An exclusive excerpt from Elizabeth A. Johnson's forthcoming book, 'Ask the Beasts: Darwin and the God of Love.'
Readers continue to respond to two of our most talked-about stories.
One day in elementary school a boy on the playground punched a nun in the belly. His name was Billy and her name was Marie. It was an accident.
'The Irony of American History' shines a klieg light on the so-called war on terror and the current debate over the operations of our “national security state."
When even the pope wonders aloud whether it's appropriate for him to judge, you begin to see the difficulty of deciding what "true Christians" ought to believe.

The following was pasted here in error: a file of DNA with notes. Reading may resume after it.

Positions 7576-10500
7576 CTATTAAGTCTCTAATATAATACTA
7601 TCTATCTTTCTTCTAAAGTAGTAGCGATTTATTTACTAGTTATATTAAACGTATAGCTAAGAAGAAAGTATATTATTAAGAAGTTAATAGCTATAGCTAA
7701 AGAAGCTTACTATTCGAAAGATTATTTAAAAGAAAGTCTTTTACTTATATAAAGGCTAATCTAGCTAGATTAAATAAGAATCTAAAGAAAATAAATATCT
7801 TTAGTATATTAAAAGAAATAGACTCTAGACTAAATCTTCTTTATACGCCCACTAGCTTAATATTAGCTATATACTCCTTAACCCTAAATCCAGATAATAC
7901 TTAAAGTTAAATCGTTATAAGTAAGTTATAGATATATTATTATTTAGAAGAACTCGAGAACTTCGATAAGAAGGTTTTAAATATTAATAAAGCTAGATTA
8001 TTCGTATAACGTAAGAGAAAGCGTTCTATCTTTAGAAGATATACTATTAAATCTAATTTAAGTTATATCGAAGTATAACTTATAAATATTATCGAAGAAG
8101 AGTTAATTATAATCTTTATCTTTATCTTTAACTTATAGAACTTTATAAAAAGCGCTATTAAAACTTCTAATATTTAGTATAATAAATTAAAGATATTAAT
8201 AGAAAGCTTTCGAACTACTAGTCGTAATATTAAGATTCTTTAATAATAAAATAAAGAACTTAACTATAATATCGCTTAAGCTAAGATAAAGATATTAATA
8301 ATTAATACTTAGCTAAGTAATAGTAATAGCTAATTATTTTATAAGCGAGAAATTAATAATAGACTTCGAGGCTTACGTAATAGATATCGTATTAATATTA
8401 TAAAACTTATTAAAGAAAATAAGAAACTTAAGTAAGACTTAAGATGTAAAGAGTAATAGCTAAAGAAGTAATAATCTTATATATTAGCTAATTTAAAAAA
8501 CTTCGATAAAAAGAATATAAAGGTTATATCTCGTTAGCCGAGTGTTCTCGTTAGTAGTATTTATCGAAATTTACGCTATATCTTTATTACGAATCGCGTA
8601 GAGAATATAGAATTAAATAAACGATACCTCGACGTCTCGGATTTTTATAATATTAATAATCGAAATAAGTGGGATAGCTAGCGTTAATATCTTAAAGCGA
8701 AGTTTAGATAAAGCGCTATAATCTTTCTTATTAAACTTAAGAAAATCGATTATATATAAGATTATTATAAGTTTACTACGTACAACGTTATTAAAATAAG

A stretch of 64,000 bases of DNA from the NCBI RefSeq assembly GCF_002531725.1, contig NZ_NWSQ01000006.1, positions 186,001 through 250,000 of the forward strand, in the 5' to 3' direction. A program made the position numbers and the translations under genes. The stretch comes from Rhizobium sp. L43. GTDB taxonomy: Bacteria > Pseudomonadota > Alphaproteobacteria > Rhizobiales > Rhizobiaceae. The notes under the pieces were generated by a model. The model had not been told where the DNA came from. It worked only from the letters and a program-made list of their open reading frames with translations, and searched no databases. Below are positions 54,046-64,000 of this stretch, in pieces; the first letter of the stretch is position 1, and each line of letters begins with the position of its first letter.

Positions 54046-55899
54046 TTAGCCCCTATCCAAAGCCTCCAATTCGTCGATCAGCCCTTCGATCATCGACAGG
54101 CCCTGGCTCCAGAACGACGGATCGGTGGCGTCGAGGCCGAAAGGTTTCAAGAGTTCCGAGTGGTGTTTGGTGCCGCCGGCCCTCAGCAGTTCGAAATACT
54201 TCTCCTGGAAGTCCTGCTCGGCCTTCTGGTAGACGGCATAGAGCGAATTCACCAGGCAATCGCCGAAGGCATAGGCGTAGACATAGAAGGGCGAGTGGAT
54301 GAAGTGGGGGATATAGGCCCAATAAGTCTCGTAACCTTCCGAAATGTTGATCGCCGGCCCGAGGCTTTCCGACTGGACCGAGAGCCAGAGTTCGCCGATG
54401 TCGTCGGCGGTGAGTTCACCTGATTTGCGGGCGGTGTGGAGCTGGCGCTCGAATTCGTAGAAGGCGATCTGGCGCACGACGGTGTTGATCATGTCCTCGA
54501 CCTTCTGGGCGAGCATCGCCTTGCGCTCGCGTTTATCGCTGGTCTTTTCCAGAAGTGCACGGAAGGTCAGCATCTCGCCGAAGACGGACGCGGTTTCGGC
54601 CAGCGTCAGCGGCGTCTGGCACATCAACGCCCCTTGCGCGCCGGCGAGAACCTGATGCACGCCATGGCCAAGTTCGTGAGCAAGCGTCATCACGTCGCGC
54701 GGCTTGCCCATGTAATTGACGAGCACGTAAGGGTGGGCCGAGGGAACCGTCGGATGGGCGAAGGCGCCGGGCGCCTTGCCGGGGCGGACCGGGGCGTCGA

Karen Kilby, Luke Timothy Johnson, and Bernard G. Prusak reassess Terrence Malick's 'The Tree of Life.'
Our problems with 'The Tree of Life' are likewise problems with Malick’s peculiar cinematic language.
There is no mistaking Malick’s theological intentions, nor for that matter the academic credentials he possesses to make such an effort.
One way of understanding Malick's film is as an attempt to present a vision of, precisely, everything.
What does it mean to separate oneself entirely from the law’s precepts by embracing radical poverty as a form of life?
We moderns pay advanced planning counselors to avoid the fate of St. John of the Cross and to get us to our burial on time, but can we ever be sure it will work out?